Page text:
The extant literature focuses primarily on how value co-creation occurs at a micro level, within the dyad, while the mechanisms that govern value co-creation at the different levels of a service ecosystem are much less investigated. Scholars increasingly recognize the importance of the social and collective dimensions of value creation that influence well-being both at the individual and at the societal level. This effort gave rise to a specific research stream called “Transformative Service Research” (TSR) (Anderson et al. 2013; Anderson and Ostrom 2015) that “centres on creating uplifting changes and improvements in the well-being of individuals (consumers and employees), communities, and ecosystems” (Anderson et al. 2013, p. 1). Individual well-being refers to the “reflective cognitive evaluations of life” and “affective reactions to life events” that happen to an individuals’ “bodies and minds, and the circumstances in which they live” (Diener 2006, p. 153). Collective well-being refers to a positive state of affairs in which the collective needs and aspirations of individuals and communities are fulfilled (Evans and Prilleltensky 2007).

Individual as well as collective well-being represent the forms of transformative value that encompass the “social dimension of value creation which illuminates uplifting changes among individuals and collectives” (Blocker and Barrios 2015, p. 2) within service ecosystems.

To explore the co-creation of transformative value in health services, TSR suggests a contextual analysis that detaches itself from the more traditional analyses of loyalty and consumer satisfaction; the aim is to investigate the effects that services can have in terms of uplifting individual and collective well-being based on the assumption that healthcare organizations focus their activities on improving patients’ lives.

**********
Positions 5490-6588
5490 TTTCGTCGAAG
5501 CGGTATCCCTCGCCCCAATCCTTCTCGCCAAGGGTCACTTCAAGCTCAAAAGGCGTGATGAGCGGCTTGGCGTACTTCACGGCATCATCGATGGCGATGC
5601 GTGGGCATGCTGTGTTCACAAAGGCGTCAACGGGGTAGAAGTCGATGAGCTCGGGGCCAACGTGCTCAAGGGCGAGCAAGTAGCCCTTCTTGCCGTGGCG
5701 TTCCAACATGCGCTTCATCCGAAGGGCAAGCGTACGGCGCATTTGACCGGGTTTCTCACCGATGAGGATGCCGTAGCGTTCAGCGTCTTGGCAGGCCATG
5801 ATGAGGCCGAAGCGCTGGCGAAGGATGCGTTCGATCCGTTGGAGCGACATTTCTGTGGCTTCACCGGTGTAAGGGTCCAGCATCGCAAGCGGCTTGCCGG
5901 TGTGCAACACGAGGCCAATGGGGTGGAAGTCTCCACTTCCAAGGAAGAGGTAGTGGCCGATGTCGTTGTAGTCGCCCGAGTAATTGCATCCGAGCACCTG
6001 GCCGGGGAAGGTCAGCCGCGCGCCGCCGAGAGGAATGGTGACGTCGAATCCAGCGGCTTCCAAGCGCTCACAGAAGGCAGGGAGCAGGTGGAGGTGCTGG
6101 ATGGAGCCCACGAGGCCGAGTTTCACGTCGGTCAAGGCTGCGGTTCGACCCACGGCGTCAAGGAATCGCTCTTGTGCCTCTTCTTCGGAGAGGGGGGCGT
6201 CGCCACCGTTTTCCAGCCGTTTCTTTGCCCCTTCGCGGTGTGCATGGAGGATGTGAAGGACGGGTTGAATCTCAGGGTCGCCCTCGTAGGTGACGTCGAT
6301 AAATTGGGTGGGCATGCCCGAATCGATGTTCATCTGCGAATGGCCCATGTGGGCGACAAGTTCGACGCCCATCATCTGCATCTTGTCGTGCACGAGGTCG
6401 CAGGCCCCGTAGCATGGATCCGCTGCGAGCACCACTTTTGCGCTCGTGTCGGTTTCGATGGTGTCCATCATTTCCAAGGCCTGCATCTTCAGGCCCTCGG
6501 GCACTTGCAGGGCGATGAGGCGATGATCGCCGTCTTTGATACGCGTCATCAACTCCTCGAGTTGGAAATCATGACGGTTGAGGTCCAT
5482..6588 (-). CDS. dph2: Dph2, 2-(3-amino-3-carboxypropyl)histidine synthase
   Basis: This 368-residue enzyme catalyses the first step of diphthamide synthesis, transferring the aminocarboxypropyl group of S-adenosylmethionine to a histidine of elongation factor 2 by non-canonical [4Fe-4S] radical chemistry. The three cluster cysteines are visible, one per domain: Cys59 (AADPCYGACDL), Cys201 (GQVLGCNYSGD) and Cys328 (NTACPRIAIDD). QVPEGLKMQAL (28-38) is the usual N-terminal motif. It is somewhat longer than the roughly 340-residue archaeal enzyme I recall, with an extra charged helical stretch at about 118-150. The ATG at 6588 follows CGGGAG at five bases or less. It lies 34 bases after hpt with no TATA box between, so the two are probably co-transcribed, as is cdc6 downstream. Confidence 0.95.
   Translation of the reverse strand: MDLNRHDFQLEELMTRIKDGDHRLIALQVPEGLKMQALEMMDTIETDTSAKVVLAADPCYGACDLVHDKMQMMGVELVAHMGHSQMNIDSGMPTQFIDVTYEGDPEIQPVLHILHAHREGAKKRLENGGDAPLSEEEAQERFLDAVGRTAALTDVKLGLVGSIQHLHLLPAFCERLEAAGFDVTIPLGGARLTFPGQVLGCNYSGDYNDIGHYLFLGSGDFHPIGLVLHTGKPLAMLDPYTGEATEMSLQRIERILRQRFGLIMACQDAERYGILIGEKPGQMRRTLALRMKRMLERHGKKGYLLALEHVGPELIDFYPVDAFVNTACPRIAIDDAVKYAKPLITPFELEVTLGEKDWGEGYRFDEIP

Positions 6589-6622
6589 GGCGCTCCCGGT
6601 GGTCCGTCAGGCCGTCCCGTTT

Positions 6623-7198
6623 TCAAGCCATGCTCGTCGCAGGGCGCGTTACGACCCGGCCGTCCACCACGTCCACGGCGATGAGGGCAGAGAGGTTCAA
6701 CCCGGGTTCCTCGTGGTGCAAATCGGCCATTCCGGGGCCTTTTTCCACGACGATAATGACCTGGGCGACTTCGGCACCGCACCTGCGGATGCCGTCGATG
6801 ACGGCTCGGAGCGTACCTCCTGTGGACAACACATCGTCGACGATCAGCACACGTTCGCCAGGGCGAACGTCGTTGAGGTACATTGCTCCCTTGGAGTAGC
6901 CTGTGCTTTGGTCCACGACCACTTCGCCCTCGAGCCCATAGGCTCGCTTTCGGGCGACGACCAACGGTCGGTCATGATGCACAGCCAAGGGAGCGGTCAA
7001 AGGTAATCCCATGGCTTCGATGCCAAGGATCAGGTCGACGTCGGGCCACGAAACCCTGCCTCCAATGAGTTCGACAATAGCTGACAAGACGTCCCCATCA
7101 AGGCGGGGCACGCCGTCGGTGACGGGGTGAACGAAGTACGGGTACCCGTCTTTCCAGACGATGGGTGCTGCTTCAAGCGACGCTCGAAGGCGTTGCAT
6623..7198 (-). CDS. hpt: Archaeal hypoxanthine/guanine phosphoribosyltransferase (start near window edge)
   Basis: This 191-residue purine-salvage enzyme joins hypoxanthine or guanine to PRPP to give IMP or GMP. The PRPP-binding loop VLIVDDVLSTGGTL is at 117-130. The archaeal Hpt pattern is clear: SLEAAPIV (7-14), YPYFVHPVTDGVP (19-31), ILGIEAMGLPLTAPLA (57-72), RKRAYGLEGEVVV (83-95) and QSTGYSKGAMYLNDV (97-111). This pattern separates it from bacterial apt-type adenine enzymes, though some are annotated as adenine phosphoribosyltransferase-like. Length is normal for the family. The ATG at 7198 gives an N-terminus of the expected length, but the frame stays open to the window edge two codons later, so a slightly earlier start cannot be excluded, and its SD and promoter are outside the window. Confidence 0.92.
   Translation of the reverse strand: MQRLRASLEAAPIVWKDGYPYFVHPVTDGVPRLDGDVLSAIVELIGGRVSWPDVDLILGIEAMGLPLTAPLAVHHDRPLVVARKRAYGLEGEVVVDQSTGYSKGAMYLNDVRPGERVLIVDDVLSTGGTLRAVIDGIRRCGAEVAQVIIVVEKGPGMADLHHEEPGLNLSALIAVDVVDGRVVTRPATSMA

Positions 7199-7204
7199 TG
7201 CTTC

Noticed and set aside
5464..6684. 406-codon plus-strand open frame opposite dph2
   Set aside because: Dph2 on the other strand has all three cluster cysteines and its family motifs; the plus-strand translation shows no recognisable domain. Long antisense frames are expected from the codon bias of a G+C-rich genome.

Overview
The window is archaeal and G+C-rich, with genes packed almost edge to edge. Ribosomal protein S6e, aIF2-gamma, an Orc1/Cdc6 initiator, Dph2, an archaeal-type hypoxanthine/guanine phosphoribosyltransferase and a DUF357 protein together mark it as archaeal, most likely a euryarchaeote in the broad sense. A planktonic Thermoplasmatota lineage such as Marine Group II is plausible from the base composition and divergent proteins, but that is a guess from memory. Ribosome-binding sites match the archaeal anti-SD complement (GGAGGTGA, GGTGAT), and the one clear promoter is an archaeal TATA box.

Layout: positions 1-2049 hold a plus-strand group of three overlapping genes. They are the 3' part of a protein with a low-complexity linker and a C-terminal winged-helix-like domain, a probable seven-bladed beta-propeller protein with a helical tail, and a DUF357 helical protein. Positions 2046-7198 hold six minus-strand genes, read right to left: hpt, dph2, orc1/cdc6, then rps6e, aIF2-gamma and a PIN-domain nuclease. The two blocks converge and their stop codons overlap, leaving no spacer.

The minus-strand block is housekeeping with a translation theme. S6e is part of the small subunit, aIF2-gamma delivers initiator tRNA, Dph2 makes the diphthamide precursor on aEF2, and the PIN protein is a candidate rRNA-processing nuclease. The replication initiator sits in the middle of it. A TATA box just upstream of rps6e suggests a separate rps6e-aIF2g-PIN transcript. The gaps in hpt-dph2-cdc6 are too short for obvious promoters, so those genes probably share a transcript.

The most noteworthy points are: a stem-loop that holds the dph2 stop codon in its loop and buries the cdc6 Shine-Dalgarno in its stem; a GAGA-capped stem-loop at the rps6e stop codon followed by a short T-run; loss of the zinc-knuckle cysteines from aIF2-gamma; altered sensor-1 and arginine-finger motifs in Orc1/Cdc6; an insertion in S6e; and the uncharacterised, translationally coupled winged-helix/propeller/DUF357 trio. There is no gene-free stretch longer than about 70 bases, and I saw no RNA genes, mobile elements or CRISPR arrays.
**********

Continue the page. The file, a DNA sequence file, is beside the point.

In the current epidemic context, a digitally mediated healthcare service ecosystem emerges as a disruptive reality useful to provide new solutions and manage new links and actors’ and resources’ integration to co-create transformative value.

Until now, digital technologies have been used as an alternative method of interacting with patients in the healthcare sector, and these innovative technologies have been useful in improving education, preventative care, and the relationship between patients and health professionals with regard to treating cardiovascular diseases.

Even if the use of technologies in the healthcare industry faces challenges, such as the lack of financial resources (Saborowski and Kollak 2015), during this pandemic, the systematic availability of health-related information, gathered by wearables, sensors, and smartphone technologies has further enhanced patient performance in co-creating transformative value with the provider and for themselves (Aceto et al. 2018; Osei-Frimpong et al. 2018).

The intervention of technological advancements in a service ecosystem defines a new systemic network and the development of new social practices, such as continuous remote monitoring of patients’ symptoms, sharing clinical data, and patient empowerment (Caridà et al. 2014; Osei-Frimpong et al. 2018).

Using data derived from our interviews, we found three different macro themes at the base of the recent evolution of the Centro Cardiologico Monzino service ecosystem in a transformative way thanks to digital technologies:

  • newfangled actors engagement,

  • digitally mediated resource integration,

  • newly emerging barriers and tensions.

4.3.1 Newfangled Actors Engagement

The improvement of the use of digital technologies in healthcare systems and the reshaping of the Centro Cardiologico Monzino service ecosystem is connected to a novel way of actor engagement. At the micro level, the correct management of digital devices by patients with heart disease from home helps cardiologists and technicians analyze data transmitted to computer platforms in a better way. The role of the patient in this new healthcare ecosystem is transformed into a co-creator of value more than ever before; the correct use of digital devices by patients is fundamental to provide continuous treatment and to guarantee patient autonomy.